The Altar of Calvary in
the Basilica of the Holy
The Good Friday services in the Jerusalem Church were not terribly dissimilar from today’s ritual. In fact, the Good Friday Liturgy of the Roman Rite is a more ancient form, a far more ancient form, of the Liturgy than either the “Extraordinary Form” (pre-conciliar Tridentine Rite) or the revised Rite of Paul VI (Novus Ordo.) Some attribute the Good Friday liturgy to Pope Saint Gregory but you will see that it has elements of the much older Jerusalem ceremony recorded by Aegeria.
Today the Sacred Ministers on Good Friday enter the church in silence, prostrate before the altar and then the Presider stands and offers a prayer. Then scripture lessons regarding the Passion are read. After the Passion according to John’s Gospel is read, the Deacon calls for prayers for the needs of the Church, civil society, and various categories of believers and non-believers. This is followed by the Cross (not a crucifix but a plain cross) being shown to the people for their veneration, after which the Sacred Ministers and the laity come forward to kiss the Cross or show some other act of veneration. Finally the Deacon brings to the altar Eucharist consecrated at the Mass on Thursday and all receive the Eucharist. (For Traditionalist purists who insist on celebrating the Rites as they were done before 1955, only the priest receives Holy Communion.) There is a prayer after communion and a prayer over the people, but no blessing or dismissal. It is a very elegant ritual, noble in its simplicity and notable in its starkness. It reflects the ancient Liturgy of the Church before the addition of penitential rites and Kyries and Glorias and intercessory litanies, and creeds, and other accretions. It is my favorite liturgy of the year for its simple beauty.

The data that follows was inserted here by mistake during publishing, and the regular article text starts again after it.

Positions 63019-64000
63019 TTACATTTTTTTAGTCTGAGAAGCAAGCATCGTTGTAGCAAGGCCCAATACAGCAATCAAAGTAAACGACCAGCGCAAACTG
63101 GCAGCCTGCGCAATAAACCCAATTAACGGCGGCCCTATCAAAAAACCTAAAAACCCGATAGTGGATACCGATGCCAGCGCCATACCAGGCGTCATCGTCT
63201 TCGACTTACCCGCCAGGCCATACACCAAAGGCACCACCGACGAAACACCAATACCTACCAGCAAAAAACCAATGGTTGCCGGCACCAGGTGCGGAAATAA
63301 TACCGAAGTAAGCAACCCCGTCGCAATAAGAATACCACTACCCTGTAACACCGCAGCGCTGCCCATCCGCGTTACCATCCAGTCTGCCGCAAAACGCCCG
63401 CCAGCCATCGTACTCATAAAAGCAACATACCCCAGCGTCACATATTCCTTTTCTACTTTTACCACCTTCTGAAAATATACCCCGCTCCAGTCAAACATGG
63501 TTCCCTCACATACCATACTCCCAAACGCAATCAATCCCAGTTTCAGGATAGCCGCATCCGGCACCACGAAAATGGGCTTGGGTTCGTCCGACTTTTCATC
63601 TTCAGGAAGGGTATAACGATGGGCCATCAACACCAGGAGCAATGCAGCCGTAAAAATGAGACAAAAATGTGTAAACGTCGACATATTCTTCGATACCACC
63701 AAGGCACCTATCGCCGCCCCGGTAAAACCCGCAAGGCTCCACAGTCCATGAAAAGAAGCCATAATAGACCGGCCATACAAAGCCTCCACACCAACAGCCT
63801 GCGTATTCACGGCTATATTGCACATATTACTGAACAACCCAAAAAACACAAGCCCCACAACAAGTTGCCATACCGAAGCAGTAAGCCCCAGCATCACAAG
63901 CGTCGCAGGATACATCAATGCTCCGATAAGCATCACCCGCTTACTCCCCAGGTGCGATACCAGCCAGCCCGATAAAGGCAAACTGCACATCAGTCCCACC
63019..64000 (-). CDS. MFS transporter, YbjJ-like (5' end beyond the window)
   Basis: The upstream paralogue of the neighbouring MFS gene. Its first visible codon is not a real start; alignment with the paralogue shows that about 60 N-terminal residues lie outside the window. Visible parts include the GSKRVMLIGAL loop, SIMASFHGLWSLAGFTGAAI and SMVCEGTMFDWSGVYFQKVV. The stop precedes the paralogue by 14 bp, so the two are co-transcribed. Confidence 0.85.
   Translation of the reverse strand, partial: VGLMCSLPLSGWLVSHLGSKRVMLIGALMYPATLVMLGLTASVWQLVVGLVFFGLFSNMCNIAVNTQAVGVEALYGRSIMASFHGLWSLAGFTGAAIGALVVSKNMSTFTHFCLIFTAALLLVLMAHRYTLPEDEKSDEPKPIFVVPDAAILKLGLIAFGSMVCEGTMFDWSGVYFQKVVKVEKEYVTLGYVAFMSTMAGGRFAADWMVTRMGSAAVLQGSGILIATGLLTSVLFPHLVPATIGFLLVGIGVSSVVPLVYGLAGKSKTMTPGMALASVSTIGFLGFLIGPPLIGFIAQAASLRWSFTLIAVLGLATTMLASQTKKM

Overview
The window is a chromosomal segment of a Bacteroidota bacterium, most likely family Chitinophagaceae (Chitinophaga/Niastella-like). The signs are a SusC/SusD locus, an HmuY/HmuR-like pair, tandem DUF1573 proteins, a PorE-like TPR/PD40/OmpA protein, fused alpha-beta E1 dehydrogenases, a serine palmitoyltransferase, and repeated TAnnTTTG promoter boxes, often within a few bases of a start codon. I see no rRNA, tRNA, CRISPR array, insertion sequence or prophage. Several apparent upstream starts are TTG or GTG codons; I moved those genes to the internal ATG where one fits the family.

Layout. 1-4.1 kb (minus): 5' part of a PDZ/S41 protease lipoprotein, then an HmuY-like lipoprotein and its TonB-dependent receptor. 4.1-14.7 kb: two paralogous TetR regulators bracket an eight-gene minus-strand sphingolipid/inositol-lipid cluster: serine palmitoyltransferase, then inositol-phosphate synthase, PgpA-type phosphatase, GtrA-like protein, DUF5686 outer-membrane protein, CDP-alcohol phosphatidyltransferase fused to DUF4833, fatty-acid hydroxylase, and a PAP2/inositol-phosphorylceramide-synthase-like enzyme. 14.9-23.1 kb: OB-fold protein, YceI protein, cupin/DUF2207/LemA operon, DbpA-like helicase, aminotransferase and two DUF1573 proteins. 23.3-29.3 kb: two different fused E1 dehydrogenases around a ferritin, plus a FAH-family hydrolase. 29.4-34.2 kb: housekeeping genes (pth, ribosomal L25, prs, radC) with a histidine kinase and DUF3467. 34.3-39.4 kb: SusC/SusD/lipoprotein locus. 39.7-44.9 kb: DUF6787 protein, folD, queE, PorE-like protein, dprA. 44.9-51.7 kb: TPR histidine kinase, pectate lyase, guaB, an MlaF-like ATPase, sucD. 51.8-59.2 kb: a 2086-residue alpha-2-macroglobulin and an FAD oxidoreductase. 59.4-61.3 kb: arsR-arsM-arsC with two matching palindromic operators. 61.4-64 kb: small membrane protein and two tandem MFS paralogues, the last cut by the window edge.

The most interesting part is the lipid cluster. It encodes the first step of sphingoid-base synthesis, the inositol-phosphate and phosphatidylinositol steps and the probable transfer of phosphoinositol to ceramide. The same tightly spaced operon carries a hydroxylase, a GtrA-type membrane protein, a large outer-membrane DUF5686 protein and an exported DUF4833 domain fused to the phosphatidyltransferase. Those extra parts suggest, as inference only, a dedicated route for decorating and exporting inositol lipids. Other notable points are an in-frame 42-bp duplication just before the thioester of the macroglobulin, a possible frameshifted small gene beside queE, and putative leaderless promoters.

When Aegeria visited Jerusalem in the late fourth century, the rites were very simple. You may remember from my previous posting that on Thursday evening the Bishop and faithful had set out on an all-night vigil and procession from the Garden of Gethsemane commemorating the Lord’s agony in the Garden and his arrest. That procession would have arrived about dawn at Calvary where the account of Jesus before Pilate was read to the people and then the Bishop sent the people home for a brief rest. On their way home, the people would stop at the pillar of the scourging for prayer but then go home and rest for a few hours. About eight they would return to the chapel of Calvary where the Bishop would take the wood of the Cross from its silver reliquary along with the sign that Pilate had ordered to be hung over the cross and place them on a table. With the bishop holding the relic, the faithful would come forward to touch their forehead and then their eyes to the wood of the Cross, and finally to kiss it, but without touching it with their hands. The deacons would display various other relics in possession of the Church of the Holy Sepulcher. At noon the Cross was brought down to the open courtyard before the Holy Sepulcher and with the bishop seated facing it, the faithful spent the next three hours listening to the psalms and scripture readings from both the Old and New Testaments that mention of the suffering of Christ. The Evangelists’ accounts of Christ’s suffering and death are read last. This continued from noon until three in the afternoon. Afterwards the people are dismissed but many would remain to pray until all gather again at the Tomb in the evening for a reading of the account of Joseph of Arimathea asking Pilate for the Body and then burying it in his tomb. While the bishop encouraged people then to go home and rest, many—and especially younger people—remain at the tomb praying psalms and listening to the scriptures. So we have here the Passion and the Veneration of the Cross. There was no communion service on this day in the Jerusalem Church—that was a later innovation in the Roman Rite, probably dating to the time of Saint Gregory the Great c. 600. The style of the prayers—the Deacon’s call and the Presider’s collect or prayer—also reflects Roman usage and probably also comes from this time. They are good examples as the Western Liturgy is considered to have reached the apex of its development in the time of Pope Gregory and most of the reforms of Paul VI in the 1970 Missal were an attempt to adapt the Gregorian Ritual to the modern era. It seems that Pope Francis is anxious to restore that noble simplicity to the Liturgy which had in many placed begun to devolve anew into a baroque mishmash of superficial piety and clerical pomp. Go Francis!!!